Osteopathy for Osteoarthritis
Osteoarthritis (OA) is a chronic joint disease that affects mainly the hips, knees, spine, fingers, and toes. The destruction of joint cartilage combined with inflammation is what eventually changes the shape of the joint, creating things like bone spurs and nodules. It is a disease of imbalance between the building up and the breaking down of cartilage and bone.
When destruction occurs in the cartilage, it leads to blockage and edema of soft tissues, disturbance of blood circulation, erosion of cartilage cells, and even an increase in bony density which makes the bone less efficient at absorbing impact (Ashkavand et al, 2013). These changes are what lead to the pain and joint stiffness that is commonly felt by individuals affected by OA.
While the main cause of the disease is still unknown, there are a few risk factors that have been associated with OA, such as age, gender, genetics, diet, joint injury/overuse, and obesity (Ashkavand et al, 2013). That being said, if genetics, poor diet and lifestyle, and obesity are at play, osteopathy can only do so much. If this were the case, the treatments would be geared towards draining the tissues and getting good blood flow to the area, as these functions have been impaired due to changes in the cartilage. This will provide relief to the individual but will not correct the root cause of the problem (genetics, diet, lifestyle).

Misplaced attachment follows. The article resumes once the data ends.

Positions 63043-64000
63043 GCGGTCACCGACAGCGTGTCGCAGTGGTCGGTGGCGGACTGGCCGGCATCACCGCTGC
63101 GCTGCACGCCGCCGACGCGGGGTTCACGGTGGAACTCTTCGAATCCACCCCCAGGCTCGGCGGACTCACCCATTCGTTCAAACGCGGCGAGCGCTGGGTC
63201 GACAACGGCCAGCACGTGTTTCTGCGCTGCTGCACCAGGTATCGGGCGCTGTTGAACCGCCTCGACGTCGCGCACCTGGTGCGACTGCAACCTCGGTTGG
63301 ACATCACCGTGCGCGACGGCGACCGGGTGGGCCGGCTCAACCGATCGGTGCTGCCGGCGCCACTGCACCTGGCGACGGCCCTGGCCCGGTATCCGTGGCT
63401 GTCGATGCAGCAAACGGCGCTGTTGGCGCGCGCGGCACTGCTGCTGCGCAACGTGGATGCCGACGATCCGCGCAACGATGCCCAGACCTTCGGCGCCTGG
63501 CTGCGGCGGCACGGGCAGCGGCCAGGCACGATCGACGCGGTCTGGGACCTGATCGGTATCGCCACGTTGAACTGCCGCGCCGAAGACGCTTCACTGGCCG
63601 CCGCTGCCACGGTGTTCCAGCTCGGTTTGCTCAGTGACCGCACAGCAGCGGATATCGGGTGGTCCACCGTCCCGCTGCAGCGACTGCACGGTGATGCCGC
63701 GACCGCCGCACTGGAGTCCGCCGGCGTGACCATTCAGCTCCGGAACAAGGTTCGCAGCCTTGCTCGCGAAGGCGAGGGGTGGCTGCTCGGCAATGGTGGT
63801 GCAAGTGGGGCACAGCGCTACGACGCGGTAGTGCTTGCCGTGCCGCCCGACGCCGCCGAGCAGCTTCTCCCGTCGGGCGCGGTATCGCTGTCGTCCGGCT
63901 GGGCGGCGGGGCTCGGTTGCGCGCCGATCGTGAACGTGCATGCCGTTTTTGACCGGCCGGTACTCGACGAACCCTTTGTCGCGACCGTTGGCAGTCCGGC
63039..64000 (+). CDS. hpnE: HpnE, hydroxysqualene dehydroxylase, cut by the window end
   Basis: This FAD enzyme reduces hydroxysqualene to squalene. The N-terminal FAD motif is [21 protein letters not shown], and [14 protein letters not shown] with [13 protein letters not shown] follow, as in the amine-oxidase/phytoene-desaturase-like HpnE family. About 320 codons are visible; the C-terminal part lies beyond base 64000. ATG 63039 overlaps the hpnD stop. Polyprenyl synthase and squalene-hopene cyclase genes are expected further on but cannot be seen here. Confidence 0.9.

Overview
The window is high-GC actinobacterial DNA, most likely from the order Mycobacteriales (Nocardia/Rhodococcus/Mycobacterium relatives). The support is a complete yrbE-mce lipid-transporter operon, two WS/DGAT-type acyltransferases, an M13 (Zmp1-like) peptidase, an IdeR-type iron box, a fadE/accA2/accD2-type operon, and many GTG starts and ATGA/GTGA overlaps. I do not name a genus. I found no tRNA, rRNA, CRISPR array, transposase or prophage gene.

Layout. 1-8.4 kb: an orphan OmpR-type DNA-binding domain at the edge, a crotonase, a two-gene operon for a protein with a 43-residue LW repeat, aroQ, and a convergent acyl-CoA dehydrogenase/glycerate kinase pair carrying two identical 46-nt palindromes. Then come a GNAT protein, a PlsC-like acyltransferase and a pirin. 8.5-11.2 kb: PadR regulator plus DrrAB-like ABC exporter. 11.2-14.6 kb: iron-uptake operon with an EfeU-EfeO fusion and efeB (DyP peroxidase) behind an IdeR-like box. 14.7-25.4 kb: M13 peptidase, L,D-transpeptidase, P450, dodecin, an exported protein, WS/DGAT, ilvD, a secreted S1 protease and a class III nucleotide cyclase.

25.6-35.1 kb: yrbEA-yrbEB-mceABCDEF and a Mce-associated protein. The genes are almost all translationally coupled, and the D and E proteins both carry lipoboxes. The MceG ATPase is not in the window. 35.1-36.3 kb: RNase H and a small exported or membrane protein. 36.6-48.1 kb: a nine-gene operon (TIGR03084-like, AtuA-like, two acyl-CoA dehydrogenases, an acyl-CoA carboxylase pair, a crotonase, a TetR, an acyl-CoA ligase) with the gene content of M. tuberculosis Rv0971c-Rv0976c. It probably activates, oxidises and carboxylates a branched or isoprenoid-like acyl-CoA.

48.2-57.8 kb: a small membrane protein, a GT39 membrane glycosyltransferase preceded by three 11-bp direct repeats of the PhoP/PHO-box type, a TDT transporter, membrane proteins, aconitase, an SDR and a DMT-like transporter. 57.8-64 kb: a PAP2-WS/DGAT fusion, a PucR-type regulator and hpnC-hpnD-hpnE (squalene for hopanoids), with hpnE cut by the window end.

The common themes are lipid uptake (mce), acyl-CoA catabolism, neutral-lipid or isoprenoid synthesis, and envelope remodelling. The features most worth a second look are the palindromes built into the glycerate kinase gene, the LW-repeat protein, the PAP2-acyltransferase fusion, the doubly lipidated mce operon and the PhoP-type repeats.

On the other hand, if the destruction of cartilage is being caused by abnormal stress and strain placed on the joint, or a previous injury to the joint due to work or athletic activities, osteopathy can do more than just manage symptoms. For example, if tight muscles have created an asymmetry at the pelvis, such as one hip that’s higher than the other, it leads to an abnormal line of force traveling down to the knee. As a result, a lot of strain will be placed on one side of the knee as opposed to the other, creating an imbalance in load distribution with every step that’s taken. The side that is receiving the majority of the load will wear down a lot quicker, creating the symptoms that we see in OA.
And what if it’s caused by an injury? Osteopathy can certainly help with that too. By creating symmetry and motion in the body and by clearing any obstructions to the proper blood supply, nerve supply, venous drainage, and lymphatic drainage, we can help the body heal itself. As the injury heals and the joint returns to its normal structure and function, the likelihood of joint erosion is reduced.
All in all, osteopathy can not re-model a bone or joint that has changed in shape due to OA or any other disease. However, it can help prevent further cartilage destruction (depending on the cause) and can help reduce pain and stiffness in the affected joint. Maybe it’s time you gave osteopathy a try!
Ashkavand, Z., Malekinejad, H., & Vishwanath, B. S. (2013). The pathophysiology of osteoarthritis. Journal of Pharmacy Research, 7(1), 132–138. doi: 10.1016/j.jopr.2013.01.008